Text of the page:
MakerBot was on hand this evening as a key member of the Maker community, as Autodesk discussed direction for their family of personal 3D modeling and digital fabrication programs. Autodesk President and CEO Carl Bass and VP of Consumer Products Samir Hanna talked eagerly about their company’s embrace of the Maker Movement, with Bass describing himself as a lifelong maker and sharing some great photos of his own creations throughout the years.
As an aside, VentureBeat captured a shoutout from O’Reilly Media founder Tim O’Reilly, who suggested technical revolutions come from smart, creative people using the tools available to have fun. VentureBeat aptly tied the remark to the MakerBot community, and tonight’s event with Autodesk was a great reminder that this stuff is just plain fun.
Here’s what I mean: our MakerBot station was set up with a couple Replicators right next to the 123D Catch guys. This program allows a user to upload a set of images of an object. Snap 20 or so pictures of something like, for example, this garden gnome.
The photos are interpreted sequentially, so as you circle with your camera, the software knows to find its anchor points and reconcile them into a single 3D model. What you see on the screen in the photo below is not a photograph, it’s a high-res, finely detailed mesh that you can view from any angle. If it’s not clear to you, think: magic. That’s kinda what this is.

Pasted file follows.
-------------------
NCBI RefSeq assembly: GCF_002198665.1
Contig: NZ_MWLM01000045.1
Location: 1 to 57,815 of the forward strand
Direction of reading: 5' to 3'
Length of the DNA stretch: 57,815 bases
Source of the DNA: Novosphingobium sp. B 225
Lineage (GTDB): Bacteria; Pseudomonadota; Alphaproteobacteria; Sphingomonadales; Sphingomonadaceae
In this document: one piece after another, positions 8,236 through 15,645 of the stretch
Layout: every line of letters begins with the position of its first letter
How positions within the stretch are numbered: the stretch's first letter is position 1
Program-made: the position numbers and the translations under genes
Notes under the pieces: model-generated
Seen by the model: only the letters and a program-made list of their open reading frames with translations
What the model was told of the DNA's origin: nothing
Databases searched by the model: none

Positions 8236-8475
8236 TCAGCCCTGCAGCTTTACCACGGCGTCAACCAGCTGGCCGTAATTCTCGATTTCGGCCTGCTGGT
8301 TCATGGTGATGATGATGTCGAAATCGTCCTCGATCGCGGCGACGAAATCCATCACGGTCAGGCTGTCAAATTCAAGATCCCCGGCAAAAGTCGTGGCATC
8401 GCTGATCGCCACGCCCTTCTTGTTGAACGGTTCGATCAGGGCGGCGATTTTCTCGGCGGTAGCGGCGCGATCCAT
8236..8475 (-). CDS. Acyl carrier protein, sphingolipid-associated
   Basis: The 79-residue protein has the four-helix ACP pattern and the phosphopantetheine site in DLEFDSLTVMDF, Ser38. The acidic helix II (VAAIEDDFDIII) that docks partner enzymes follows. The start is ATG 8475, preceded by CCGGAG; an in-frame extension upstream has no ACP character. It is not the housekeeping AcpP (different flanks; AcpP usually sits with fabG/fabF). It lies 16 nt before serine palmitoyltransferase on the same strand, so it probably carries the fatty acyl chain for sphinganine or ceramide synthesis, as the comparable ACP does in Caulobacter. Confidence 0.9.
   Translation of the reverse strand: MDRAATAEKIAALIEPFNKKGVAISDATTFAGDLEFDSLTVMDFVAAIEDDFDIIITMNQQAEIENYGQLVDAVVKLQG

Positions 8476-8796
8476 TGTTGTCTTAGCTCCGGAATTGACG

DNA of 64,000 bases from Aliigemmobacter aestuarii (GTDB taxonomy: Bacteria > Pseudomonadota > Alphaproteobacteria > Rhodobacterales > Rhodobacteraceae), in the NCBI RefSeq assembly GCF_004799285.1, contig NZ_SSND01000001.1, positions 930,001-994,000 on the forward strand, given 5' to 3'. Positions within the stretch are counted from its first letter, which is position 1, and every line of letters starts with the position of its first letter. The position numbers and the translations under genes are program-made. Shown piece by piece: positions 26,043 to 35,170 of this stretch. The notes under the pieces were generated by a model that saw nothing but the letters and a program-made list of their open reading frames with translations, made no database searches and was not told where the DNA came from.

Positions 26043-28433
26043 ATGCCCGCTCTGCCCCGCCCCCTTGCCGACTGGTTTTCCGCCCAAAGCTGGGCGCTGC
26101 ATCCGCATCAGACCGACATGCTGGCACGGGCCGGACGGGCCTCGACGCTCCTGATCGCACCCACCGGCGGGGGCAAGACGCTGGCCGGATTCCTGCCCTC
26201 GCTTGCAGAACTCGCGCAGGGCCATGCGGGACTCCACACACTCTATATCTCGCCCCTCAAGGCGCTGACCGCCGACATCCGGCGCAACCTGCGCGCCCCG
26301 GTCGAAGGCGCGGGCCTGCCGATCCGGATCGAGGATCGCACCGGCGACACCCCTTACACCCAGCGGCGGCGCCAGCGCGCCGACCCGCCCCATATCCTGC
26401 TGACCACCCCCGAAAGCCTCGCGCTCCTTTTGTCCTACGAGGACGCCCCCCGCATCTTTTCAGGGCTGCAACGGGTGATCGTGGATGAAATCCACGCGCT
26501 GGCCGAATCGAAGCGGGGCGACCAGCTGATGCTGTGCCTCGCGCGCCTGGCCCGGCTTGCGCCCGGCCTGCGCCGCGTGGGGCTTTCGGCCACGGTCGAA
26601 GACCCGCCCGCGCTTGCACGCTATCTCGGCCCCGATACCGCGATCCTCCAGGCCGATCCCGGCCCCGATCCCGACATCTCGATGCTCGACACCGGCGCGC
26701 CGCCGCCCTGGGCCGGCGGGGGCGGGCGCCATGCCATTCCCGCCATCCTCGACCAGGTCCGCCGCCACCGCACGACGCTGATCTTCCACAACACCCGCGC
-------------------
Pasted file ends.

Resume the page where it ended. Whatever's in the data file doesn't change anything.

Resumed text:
The end result is a printable file. We had this miniature gnome off the build platform in minutes, and it was just so easy!
Bass spoke recently at a panel about craftsmanship and technology where he commented that the ease of digital fabrication, with products like the 123D programs and printers like the MakerBot, is potentially “rewriting the fundamental economic equation of the industrial revolution,” an idea he repeated tonight. Rather than rely on mass production to achieve high quality at manageable costs, we can now produce high quality objects that fit individual needs. And there’s “no difference when I make one and when I make 1,000.”
With products like 123D Catch, which includes a free version, by the way, along with 123D Make and 123D Sculpt, the MakerBotting future seems eerily easy and bright.
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